Alex Farcet on Startupbootcamp Berlin’s New Focus on Transport and Energy

By Silicon Allee |

This is an edited version of an interview which first appeared on the Venista Ventures website.

Given the preponderance of accelerators in Berlin, it’s perhaps not too surprising that some will choose to specialise more than they do now. One such example is Startupbootcamp Berlin, which has announced a focus on the smart transportation and energy space – and will actively look for participants both in Europe and further afield, according to co-founder and managing director Alex Farcet.

Q: Startupbootcamp Berlin has announced that it will become a program for smart transportation and energy startups. Why have you decided to give this focus to the formerly generic program?

ALEX FARCET: There are a number of reasons. Firstly, we think the timing is right, the space is heating up. We’re inspired by Elon Musk and the massive funding rounds for Uber and Lyft as well as the Amazon drones, Matternet and the explosion of peer-to-peer and crowdsourced solutions for urban mobility and energy challenges. The second reason is more opportunistic. Last year’s partners, Mercedes Benz and Bosch, are now joined by Cisco, HERE, EnBW and Castrol, all of whom have a keen interest in smart transportation and energy.

Q: And how about your personal preferences?

AF: Of course my personal background is also a factor; I used to work for DHL so I know about the huge potential that technology has for smart transportation. And I am fascinated by the ways we can combine the real world of mobility and data, and how the connection of IT with the physical world is enabling solutions to problems we thought were intractable. There is also a lot of low-hanging fruit. For example few people know that 40 percent of gas consumed by cars in cities is spent looking for parking. That’s essentially a data problem.

Q: You mentioned your new sponsors – you accept teams into your programs that are very early in their development. Will it be easy for them to be taken seriously by such global players?

AF: That is never a problem. The issue is more if the big companies are equipped to deal with these small startups. If corporates don’t have their own venture fund or their organisation to deal with startups, they are often unable to handle the input. They would meet the startups and say, ‘Nice to meet you. Let us know when you’re big.’ But what I see is that the larger companies know that if they don’t engage early, they miss out. So that’s why they work with us, because we know how to work with startups and how to create optimal conditions for them to engage with each other.

Q: Is your role to connect startups and corporates?

AF: Well, we’re more than just a matchmaker. We have a format, a process and an environment which facilitates for the two sides to engage with each other, and I think that’s attractive.

Q: How easy is it to find the teams that are specialising in smart transportation and energy?

AF: We’re definitely having to work harder than with a generic program. Given the narrowed focus we know we’re going to have fewer applicants. Our approach is much more pro-active. I’ve put together what I call a SWAT team of startup hunters who have done a lot of research on databases, events, tech trends, schools and all sorts of different sources. And so we now have a list of 500 potential participants whom we’re contacting. We’re not waiting for people to randomly apply. We see that there are a lot more teams in the US than in Europe working in this area. But I’m sure it’s good for us to start this focused program in Europe, certainly in the long run because we’ll be known as pioneers for startups touching these topics that shape the future of our societies.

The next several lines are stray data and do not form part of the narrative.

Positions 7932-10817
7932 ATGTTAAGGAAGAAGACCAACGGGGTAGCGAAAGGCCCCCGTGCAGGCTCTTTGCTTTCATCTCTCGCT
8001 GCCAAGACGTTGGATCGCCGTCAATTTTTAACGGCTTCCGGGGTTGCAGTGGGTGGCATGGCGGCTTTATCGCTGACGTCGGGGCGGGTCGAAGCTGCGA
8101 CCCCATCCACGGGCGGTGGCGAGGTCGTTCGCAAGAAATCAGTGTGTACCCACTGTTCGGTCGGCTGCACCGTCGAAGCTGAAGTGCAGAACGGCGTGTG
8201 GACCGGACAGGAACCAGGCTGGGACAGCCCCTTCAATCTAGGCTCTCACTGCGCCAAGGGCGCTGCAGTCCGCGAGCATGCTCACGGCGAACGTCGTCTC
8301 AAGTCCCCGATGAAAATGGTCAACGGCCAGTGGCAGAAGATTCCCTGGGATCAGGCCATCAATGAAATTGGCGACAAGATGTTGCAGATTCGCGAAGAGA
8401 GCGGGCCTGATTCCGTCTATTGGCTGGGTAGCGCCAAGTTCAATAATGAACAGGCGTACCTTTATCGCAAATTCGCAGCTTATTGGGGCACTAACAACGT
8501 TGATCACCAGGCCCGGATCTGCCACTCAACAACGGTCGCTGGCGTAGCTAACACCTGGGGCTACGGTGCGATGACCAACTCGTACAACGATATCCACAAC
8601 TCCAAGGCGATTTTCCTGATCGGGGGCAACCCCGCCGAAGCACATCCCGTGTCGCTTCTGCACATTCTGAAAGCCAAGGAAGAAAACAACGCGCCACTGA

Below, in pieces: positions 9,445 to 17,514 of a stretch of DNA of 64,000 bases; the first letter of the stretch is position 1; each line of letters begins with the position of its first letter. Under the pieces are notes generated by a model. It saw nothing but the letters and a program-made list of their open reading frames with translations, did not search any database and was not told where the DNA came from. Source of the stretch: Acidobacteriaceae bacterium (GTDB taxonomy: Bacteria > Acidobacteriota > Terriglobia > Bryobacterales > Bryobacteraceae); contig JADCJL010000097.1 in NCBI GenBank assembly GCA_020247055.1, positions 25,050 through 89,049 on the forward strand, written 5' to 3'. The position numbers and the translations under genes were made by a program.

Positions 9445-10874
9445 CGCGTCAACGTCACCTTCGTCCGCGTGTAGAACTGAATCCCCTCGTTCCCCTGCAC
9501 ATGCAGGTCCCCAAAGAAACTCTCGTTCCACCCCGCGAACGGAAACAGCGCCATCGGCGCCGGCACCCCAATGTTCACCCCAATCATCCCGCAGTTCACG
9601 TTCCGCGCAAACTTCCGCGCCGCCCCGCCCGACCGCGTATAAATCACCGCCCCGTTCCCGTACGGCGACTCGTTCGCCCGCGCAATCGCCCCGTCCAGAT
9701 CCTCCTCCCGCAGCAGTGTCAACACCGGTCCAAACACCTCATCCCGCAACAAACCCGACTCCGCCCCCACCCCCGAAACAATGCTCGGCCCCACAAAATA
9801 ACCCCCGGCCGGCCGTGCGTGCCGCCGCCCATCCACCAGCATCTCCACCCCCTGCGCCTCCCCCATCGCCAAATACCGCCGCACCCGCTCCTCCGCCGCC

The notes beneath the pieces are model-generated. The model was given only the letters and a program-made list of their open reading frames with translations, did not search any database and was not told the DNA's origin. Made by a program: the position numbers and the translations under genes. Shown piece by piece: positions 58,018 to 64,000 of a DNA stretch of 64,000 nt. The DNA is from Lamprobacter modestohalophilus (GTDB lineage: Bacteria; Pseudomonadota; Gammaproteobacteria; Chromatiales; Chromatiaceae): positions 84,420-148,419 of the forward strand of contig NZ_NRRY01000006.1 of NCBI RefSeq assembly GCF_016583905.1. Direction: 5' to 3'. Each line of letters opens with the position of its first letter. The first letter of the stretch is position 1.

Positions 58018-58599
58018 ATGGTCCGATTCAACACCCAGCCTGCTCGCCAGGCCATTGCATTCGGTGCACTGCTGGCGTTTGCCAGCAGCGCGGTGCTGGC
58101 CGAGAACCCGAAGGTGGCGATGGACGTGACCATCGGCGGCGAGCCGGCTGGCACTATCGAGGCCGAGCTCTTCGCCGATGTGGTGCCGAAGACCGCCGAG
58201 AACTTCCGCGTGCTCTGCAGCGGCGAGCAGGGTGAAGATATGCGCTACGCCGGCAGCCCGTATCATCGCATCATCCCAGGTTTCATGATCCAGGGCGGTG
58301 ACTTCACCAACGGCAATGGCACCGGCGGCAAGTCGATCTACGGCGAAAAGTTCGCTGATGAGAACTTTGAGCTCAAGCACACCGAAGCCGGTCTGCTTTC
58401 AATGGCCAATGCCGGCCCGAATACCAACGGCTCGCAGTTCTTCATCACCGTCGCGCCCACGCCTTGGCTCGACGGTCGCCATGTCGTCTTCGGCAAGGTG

Q: So this focus will remain in place for more than a year?

AF: Yes, definitely, that is the plan. The impact of smart transportation and energy is so important that we want to play an active part here in the long term.

Q: You announced that this smart transportation and energy program will not only be held in Berlin, but also San Francisco, bridging the two continents. How will it work?

AF: The programs will operate at alternating times. Berlin will run in the fall, and San Francisco will be in the spring. The idea is to shift from one to the other. I’m guessing that some of the European teams will be very keen to hit the US market. So instead of organising a week’s visit in the Valley, we can say, ‘We have desks for you; we have a mentor network; you can benefit from this even if your program is over.’

And vice versa from the US side – there are some startups that want to be global from day one and maybe have their development team in Berlin, where it’s more affordable. And Europe is more advanced in some areas; look at electrical vehicles or Berlin as a car-sharing hotspot. And, finally, the mentors are very excited about the connection across these two booming ecosystems.

Q: Topics like transportation and energy touch on public interest. Are you in touch with authorities and public stakeholders?

AF: We understand that this going to be important. A lot of these topics are regulated. Interestingly, I have [had a] better response on the US side, where we’re already in touch with the City of San Francisco, the Ford Foundation, the Vice Mayor of Chicago responsible for transportation. But it will happen here, too. Look at Hamburg, that wants to be a green city by 2020. So I definitely want to connect to the people behind that project.